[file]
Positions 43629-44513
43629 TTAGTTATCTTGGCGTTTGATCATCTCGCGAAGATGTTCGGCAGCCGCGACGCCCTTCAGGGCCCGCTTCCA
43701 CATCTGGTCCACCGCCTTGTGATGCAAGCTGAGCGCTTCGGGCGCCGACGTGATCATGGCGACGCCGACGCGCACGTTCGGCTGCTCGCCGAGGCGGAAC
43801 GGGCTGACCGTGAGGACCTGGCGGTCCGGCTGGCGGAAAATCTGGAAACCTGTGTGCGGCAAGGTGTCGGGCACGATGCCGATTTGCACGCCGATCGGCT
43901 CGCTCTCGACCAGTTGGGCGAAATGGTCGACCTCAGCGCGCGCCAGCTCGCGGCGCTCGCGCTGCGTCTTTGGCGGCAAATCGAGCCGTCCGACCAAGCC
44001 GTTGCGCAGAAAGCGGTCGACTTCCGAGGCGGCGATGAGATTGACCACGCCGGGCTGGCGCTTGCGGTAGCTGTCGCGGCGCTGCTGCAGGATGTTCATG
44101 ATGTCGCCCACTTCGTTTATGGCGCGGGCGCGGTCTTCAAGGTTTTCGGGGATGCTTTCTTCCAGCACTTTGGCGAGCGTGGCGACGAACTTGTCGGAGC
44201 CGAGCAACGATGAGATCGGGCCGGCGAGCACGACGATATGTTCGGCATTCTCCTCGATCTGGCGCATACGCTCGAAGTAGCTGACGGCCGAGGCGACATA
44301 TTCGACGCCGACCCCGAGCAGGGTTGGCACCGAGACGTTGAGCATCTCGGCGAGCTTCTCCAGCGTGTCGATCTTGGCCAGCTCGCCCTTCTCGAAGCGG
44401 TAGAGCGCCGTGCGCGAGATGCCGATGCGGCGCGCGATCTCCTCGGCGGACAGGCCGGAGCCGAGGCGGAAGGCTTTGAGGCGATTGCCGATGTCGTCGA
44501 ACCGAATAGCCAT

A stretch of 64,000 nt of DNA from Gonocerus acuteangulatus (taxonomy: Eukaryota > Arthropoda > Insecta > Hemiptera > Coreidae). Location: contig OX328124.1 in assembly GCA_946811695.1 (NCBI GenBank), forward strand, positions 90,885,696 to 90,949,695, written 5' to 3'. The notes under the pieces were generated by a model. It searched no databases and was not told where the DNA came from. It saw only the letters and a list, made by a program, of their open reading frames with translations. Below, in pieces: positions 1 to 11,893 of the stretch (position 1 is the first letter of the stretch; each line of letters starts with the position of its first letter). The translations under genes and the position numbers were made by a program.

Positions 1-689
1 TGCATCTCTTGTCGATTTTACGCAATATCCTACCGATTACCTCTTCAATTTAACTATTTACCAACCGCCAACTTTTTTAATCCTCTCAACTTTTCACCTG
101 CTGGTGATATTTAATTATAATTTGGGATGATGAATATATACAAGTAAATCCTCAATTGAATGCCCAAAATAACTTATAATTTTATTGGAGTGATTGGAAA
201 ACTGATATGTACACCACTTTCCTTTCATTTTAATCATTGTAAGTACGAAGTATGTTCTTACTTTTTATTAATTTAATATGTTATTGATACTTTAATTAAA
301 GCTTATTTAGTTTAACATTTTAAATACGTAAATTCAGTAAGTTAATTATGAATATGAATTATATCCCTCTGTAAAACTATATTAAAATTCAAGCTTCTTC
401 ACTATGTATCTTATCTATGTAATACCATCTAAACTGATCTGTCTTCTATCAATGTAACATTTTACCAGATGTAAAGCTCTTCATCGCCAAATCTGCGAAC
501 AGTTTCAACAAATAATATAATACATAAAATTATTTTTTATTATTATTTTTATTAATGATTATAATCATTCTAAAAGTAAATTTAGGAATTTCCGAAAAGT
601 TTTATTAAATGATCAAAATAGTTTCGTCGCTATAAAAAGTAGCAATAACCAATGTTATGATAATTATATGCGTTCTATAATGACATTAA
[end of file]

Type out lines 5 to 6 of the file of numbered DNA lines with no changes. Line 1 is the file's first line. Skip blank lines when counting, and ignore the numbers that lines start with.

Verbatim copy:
43901 CGCTCTCGACCAGTTGGGCGAAATGGTCGACCTCAGCGCGCGCCAGCTCGCGGCGCTCGCGCTGCGTCTTTGGCGGCAAATCGAGCCGTCCGACCAAGCC
44001 GTTGCGCAGAAAGCGGTCGACTTCCGAGGCGGCGATGAGATTGACCACGCCGGGCTGGCGCTTGCGGTAGCTGTCGCGGCGCTGCTGCAGGATGTTCATG